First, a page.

There's a garage on Gay St between Lombard and Baltimore that usually has parking under $10 since it's just far enough away from the stadium. There's also the Charm City Circulator as a free transportation option if you don't want to pay the steep parking prices. If you have a larger group with which you can split the cost, it's probably much more reasonable to take a Taxi or Uber. Finally, don't forget about the Light Rail! While I've never used it because it's not convenient to us, many people do. It can be much cheaper and easier to park at a suburb station and take the Light Rail, which drops you off right at the stadium. Essentially, there is little reason why you should have to pay a ton of money for parking unless you simply want the convenience. If you're on a budget, suck it up and use a different alternative than driving.
7 // Download and check in with the MLB.com Ballpark App. If you're looking for special offers or deals, this app might for you. I've not ever used this app, but my husband used it to check in to every game we went to last season. Each time he checked in, he got a special offer or promo that he could use. It ranged from a percentage off at the team shop, discounts at certain food stands, and promos for seat upgrades. While it's not a surefire way of saving money, it could be of benefit if you're planning on purchasing food or merchandise.
8 // Don't go to a game, but visit anyway. Yeah, ok, I realize that this isn't the popular option, but for some people, they just really want to check out Oriole Park at Camden Yards because it is known to be one of the most beautiful ballparks in the league. When the Orioles aren't playing, Eutaw Street, which runs between Oriole Park and Camden Yards, is open to the public. Spending some time on Eutaw Street can be a lot of fun. You can still sneak peeks at the field, find your favorite player's home run plaque, or bring a camera and pose with the sculptures in the Legends Sculpture Garden.
And that wraps up my guide to Oriole Park at Camden Yards on a budget. Are you a baseball fan? What are you secrets to going to baseball games on the cheap? Have you ever been to Oriole Park at Camden Yards?
Andrew is an architect, so naturally, when we travel we tend to make a lot of pit stops at various places of architectural interest. A couple springs ago, we spent a long weekend in Asheville and spent a day at The Biltmore Estate. Last September, when we were driving back to Baltimore after spending a week in Vermont, Andrew made it his mission to make a pit stop at another Vanderbilt home. We ended up making it a two for one and stopped at FDR's house as well, but I thought I'd share a few photos from the Vanderbilt Mansion today.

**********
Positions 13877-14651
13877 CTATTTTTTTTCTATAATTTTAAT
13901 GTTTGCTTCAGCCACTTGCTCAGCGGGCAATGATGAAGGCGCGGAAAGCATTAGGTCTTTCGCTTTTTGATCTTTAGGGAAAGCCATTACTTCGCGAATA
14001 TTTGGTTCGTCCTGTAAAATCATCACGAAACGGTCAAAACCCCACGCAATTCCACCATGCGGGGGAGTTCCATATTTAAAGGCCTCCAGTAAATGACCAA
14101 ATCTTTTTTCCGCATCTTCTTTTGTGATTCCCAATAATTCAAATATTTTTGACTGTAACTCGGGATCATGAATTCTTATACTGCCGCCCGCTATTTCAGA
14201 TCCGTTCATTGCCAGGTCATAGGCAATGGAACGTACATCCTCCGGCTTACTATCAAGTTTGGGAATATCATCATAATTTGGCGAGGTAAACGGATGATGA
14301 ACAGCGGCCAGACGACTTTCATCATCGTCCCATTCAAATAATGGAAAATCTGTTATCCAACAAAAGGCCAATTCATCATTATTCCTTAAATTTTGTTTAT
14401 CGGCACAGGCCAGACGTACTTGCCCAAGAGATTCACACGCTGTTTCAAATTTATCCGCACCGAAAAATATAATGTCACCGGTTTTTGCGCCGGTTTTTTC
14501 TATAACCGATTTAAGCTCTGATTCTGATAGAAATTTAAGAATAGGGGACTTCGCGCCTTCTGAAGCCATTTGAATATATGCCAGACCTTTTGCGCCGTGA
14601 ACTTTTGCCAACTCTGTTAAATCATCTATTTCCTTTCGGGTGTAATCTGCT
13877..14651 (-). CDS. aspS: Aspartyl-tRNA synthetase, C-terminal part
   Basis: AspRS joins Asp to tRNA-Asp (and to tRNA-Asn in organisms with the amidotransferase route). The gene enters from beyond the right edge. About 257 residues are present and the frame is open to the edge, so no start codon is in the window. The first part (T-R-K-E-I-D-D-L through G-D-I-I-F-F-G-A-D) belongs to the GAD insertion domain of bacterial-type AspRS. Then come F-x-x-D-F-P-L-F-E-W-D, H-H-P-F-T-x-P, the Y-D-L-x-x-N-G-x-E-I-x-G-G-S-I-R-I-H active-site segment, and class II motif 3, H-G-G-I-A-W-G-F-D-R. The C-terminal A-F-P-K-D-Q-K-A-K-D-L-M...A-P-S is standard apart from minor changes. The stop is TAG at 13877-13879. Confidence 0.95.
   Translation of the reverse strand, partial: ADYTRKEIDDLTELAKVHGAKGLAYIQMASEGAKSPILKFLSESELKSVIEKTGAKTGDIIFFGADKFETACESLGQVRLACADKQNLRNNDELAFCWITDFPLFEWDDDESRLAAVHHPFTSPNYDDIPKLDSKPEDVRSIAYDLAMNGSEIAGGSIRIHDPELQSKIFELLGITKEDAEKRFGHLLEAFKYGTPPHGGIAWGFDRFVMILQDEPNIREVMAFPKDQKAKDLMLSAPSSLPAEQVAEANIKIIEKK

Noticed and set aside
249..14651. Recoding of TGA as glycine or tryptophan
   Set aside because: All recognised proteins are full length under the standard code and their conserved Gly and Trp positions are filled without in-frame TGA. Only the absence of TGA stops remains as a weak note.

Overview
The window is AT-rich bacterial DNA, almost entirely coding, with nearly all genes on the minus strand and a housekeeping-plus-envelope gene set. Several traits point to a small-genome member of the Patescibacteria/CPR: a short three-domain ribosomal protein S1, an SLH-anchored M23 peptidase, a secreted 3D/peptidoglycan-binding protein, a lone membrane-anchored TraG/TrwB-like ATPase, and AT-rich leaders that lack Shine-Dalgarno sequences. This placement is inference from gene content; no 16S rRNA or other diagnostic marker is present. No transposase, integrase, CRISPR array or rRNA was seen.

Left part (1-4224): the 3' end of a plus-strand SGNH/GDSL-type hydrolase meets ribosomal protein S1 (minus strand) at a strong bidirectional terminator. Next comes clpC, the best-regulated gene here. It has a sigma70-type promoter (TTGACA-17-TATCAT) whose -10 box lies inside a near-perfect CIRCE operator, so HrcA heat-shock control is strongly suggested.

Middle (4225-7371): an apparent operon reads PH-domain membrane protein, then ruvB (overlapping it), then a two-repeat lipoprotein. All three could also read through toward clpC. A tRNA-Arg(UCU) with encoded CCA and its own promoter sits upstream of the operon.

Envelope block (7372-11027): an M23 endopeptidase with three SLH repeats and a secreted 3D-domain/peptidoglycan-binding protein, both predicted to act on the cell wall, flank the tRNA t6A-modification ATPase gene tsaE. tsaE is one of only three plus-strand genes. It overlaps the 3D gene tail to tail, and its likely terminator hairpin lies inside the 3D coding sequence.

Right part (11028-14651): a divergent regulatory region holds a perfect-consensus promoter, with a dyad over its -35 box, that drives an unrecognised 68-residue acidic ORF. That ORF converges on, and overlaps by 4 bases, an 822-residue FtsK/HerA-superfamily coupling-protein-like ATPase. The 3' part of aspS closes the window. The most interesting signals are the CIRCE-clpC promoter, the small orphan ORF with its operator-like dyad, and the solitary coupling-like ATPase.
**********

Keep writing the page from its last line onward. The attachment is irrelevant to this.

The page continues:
Sometimes, it's sort of fun to think back to a time when these immense houses were built, imagine strolling through their gardens as if they were your own, and wondering what lavish and elaborate parties had been hosted there. It's an entirely different time and lifestyle that makes one think of The Great Gatsby. And while the mansion in Hyde Park is only a fraction in size and scale to that of The Biltmore, it's still sort of fun to transport yourself to that era.
Have you been to any of the Vanderbilt properties? I just imagined sitting in these gardens with a book or sketchbook all day.
This past weekend, while in Syracuse, my friend and I were talking about her upcoming travels to some National Parks out west as well as our mutual desire to visit Acadia National Park. I've always loved the National Parks, and they have long been a reason to travel to some parts of our country I may not have gone otherwise. The fact that we've protected pristine lands so that we can enjoy them for many years to come seems so incredibly important.
Unbeknownst to me, my friend informed me that this was the 100th anniversary of the National Parks. This gave me the itch to want to travel to a few more of them even more so. And then yesterday, I stumbled upon The Greatest American Road Trip. A couple, one a National Geographic photographer and the other a travel writer, decided to visit 59 National Parks in 52 weeks while on assignment for National Geographic Travel. Along the way, they are documenting their travels and adventures.
While I thought I had already visited a lot of the parks, I've only visited 12 of them in total, which is only about one fifth of the parks. Some of them, such as Yellowstone, Badlands, Grand Teton, Everglades, and Rocky Mountain, I have been lucky enough to visit multiple times. As a teenager, I felt as though I had more access to the parks, since the driving distance from the Midwest was within range for a decent road trip because many of the parks are in the western portion of the United States. Now, living in Baltimore, I feel more cut off from them than I used to. With some airline miles that need to be used before the end of the year, Andrew and I are hoping to make it out to California for Joshua Tree, Death Valley, Sequoia, and Yosemite, amongst other destinations. However, wouldn't it be fun to take a year off and attempt the same road trip to visit all 59 parks? One can definitely dream, and maybe one day we'll do just that.